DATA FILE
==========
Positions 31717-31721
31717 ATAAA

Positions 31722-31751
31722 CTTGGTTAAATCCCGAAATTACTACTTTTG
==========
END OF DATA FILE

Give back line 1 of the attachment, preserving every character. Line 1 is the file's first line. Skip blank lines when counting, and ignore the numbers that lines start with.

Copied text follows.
Positions 31717-31721